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Exploring the Stress-Relieving Effects of Gardening

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Gardening is a popular hobby for many. But as well as keeping your outdoor space green, it can actually do a lot to support your mental health. It can keep you active, give you something to focus on, and take your mind away from the things that are worrying you. In this article, we take a look at the stress-relieving effects of gardening.

Staying active

Gardening is a great way to stay active — between digging up the soil, mowing the lawn, and pulling up weeds, you’ll find that you’re getting a pretty good workout. And exercising can do a lot to reduce your stress levels and improve your mental wellbeing.

When you exercise, it releases several hormones, including endorphins and serotonin, which can naturally ease pain and give you a positive feeling. Being active in the garden can also make you feel healthier in general as you stay in shape and feel more energetic. Plus, exercise can also tire you out and help you to sleep better, which can be difficult when you’re stressed.

Getting outside

Just getting outside when you’re gardening can do a lot to relieve stress. The sunlight triggers the body to produce vitamin D, which not only helps support your immune system and healthy bones but can also reduce depression, stress, and anxiety.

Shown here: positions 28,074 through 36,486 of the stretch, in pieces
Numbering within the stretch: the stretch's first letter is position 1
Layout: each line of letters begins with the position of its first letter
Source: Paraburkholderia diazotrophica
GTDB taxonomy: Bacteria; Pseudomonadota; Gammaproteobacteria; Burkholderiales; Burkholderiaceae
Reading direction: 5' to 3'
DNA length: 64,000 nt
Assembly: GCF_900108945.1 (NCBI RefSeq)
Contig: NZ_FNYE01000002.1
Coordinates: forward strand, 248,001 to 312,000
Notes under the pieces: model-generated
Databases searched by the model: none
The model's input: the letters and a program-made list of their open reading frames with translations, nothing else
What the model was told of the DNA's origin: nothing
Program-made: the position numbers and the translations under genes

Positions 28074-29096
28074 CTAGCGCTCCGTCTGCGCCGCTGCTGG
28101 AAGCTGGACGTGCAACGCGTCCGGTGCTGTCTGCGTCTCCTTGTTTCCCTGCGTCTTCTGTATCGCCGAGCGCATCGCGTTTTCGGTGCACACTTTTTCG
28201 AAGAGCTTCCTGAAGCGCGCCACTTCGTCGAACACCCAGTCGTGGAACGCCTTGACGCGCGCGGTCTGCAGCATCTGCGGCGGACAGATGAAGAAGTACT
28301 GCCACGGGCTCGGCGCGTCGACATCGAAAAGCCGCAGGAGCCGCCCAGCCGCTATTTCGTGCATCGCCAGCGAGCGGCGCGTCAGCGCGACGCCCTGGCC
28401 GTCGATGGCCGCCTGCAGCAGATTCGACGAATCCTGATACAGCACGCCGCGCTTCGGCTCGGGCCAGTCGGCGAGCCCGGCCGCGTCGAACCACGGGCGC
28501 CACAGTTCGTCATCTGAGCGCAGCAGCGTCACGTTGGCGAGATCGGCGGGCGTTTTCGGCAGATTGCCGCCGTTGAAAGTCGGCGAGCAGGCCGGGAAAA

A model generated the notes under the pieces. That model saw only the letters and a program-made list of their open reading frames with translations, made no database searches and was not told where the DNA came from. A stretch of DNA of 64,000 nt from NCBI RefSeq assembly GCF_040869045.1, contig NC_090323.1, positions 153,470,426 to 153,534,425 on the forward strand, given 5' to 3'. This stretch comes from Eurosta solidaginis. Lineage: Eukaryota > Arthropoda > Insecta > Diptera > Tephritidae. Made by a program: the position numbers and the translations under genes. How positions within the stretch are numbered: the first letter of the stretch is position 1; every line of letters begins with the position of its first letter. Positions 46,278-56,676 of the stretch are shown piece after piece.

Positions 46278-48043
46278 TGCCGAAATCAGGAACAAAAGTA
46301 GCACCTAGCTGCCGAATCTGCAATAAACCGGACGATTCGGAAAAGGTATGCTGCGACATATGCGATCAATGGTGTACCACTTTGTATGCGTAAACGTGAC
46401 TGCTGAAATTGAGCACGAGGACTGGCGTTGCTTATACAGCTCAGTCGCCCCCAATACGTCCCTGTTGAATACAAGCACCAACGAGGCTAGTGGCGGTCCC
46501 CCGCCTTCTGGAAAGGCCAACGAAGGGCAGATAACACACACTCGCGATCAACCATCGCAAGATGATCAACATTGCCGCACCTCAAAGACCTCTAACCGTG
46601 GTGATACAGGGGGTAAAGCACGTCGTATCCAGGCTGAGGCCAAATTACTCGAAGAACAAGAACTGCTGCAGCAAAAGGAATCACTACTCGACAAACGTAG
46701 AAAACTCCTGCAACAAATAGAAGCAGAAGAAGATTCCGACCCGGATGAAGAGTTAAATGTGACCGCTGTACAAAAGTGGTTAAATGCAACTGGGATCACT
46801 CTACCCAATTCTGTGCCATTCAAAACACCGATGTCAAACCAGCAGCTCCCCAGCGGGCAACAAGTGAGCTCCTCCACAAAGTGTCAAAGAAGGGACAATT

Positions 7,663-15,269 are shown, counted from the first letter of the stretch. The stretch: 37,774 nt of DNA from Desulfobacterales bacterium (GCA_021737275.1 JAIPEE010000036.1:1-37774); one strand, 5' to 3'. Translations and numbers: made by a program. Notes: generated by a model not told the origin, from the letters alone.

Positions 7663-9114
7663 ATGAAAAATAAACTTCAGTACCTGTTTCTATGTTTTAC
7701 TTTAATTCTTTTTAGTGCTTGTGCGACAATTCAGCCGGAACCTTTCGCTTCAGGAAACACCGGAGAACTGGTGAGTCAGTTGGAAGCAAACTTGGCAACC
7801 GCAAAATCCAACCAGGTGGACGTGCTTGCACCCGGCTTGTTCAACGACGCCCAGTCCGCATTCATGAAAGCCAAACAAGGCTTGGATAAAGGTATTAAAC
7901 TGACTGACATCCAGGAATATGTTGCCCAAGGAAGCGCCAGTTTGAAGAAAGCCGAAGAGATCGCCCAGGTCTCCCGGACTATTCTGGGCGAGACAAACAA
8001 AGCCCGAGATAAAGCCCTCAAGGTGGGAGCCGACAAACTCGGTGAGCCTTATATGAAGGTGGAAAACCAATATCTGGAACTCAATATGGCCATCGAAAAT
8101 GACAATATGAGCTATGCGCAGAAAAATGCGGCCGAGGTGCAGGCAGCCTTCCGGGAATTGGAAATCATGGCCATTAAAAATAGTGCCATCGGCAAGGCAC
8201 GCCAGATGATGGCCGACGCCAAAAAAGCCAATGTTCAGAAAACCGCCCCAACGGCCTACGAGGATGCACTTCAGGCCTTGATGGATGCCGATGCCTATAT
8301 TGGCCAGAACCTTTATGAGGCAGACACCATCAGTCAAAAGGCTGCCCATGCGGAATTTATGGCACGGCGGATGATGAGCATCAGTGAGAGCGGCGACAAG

Gardening also allows you to connect with nature, making you feel more calm and able to take a step away from stressful things.

Encouraging mindfulness

Mindfulness is a type of meditation where you focus on the present moment and your surroundings, which can be really useful when dealing with stress. It allows you to take some control over your thoughts and clear your mind, and many people find gardening encourages mindfulness.

When you’re out in the garden, it can take up your entire focus and encourage you to be mindful. Instead of focusing on the worries and concerns that might be overwhelming you, you can focus on the task at hand, like weeding or planting seeds. It can help you feel more in control of your mind and give you some mental space to take a break from the things that are stressing you out.

A sense of achievement